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Conservatives pledge 100,000 new apprenticeships

Half (54.6%) of apprentices passed their final assessment in 2022-23, which is less than the 67% government target

The Conservative party has promised to replace ‘rip-off’ university degrees with 100,000 apprenticeships. 

The party's spokesperson said that that it will prioritise funding apprenticeships over the worst performing degrees, which would be scrapped for having high drop-out rates, low job progression and decreased future earnings potential.

The announcement was made ahead of the next UK general election (4 July).

Jeremy Hay-Campbell, policy and corporate affairs director for the recruitment firm ManpowerGroup UK, told HR magazine that the reforms would not go far enough to encourage employers to take on apprentices.

He said: "Cutting degree courses alone won’t make employers hire more apprentices. Employers will only take on apprentices if it makes sense for their business, and if they can see how the system is working for them.

"The number of apprenticeships has been dropping, for both starts and completions, which is concerning.

"Although the state of the economy is a factor, we’re hearing that many businesses are reluctant to participate in apprenticeship programmes because they simply don’t suit their demands. Some don’t understand how the system works."

Apprenticeship starts have fallen by 31% in England since the apprenticeship levy was introduced in 2017, according to data from the CIPD.

Read more: New apprenticeships funding won't go far enough, says HR

Hay-Campbell added that, rather than creating more placements, apprenticeships should be reformed to meet employer demand.

He continued: "We need training that's more responsive to employer demand, with shorter courses and modules, especially in areas with skills shortages such as logistics and the green sector.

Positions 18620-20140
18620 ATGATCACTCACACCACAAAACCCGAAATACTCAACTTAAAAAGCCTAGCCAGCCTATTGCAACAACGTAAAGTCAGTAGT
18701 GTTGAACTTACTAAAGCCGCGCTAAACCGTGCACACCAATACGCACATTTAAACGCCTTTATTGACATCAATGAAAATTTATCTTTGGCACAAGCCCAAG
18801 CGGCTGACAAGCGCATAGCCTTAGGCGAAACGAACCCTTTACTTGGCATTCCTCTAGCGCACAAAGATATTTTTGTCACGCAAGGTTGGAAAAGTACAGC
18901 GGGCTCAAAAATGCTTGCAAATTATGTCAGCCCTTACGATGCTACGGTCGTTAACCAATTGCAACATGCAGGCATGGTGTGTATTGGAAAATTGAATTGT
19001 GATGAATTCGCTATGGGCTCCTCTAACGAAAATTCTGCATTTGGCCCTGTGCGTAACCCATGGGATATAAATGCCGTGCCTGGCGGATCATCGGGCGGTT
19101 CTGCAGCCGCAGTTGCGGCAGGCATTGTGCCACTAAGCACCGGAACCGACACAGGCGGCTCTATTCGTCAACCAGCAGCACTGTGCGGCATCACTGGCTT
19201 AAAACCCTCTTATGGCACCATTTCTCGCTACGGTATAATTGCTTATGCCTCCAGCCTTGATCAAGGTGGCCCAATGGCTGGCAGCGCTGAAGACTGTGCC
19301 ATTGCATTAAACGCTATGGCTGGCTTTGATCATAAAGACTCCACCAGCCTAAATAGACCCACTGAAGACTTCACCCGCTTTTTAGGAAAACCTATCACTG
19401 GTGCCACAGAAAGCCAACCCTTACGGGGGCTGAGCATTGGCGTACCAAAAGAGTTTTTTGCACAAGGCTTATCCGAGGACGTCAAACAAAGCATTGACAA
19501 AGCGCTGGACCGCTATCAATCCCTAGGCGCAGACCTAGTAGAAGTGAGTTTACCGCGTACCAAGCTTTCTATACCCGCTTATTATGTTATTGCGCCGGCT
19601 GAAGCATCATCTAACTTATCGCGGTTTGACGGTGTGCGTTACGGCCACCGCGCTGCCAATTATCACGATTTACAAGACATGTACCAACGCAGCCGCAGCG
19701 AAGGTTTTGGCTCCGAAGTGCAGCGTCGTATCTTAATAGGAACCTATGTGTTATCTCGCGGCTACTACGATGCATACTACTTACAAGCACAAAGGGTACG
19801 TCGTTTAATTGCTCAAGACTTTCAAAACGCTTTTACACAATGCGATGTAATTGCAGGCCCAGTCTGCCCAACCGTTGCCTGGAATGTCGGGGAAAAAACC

"Employers also need flexibility to use the [apprenticeship] levy in different ways; for example, for more tailored, intensive training programmes that helps them build the skills they need now. Employers should not be tied to only courses lasting at least 12 months."

James McLaughlin, vice president of social impact firm WithYouWithMe, commented that further reforms could be made to the apprenticeship levy to improve apprenticeship programmes.

Speaking to HR magazine, he said: "Reforming the apprenticeship levy to allow more flexibility in how funds are used could significantly improve the effectiveness of apprenticeship programmes.

"This is because employers could use funds for a broader range of training and development activities, effectively addressing skills gaps within industries."

The apprenticeship levy was introduced in 2017 to create 600,000 new apprenticeships a year. However, research by the CIPD in October 2023 showed that apprenticeships fell by 31% since the levy's introduction.

From 6 April 2024, the amount of funding that companies can pass on to other businesses increased from 25% of unspent funds to 50%. Prime minister Rishi Sunak also pledged (18 March) to invest £60 million in apprenticeships over the next year, which HR leaders criticised as not going far enough to boost take up of apprenticeships.

Read more: Apprenticeships have plummeted since levy introduced

McLaughlin added that employers need more incentives and education to make use of the apprenticeship system.

He said: "There are more options available to enhance apprenticeship programmes. One example would be providing additional financial incentives to small businesses so that they can increase their capacity to offer apprenticeships.

"Further, improving businesses’ access to the resources and information necessary to navigate the apprenticeship system could maximise engagement and success rates."

Over half (54.6%) of apprentices passed their final assessment in 2022-23, which is below the government's target of 67% by the end of 2024/25.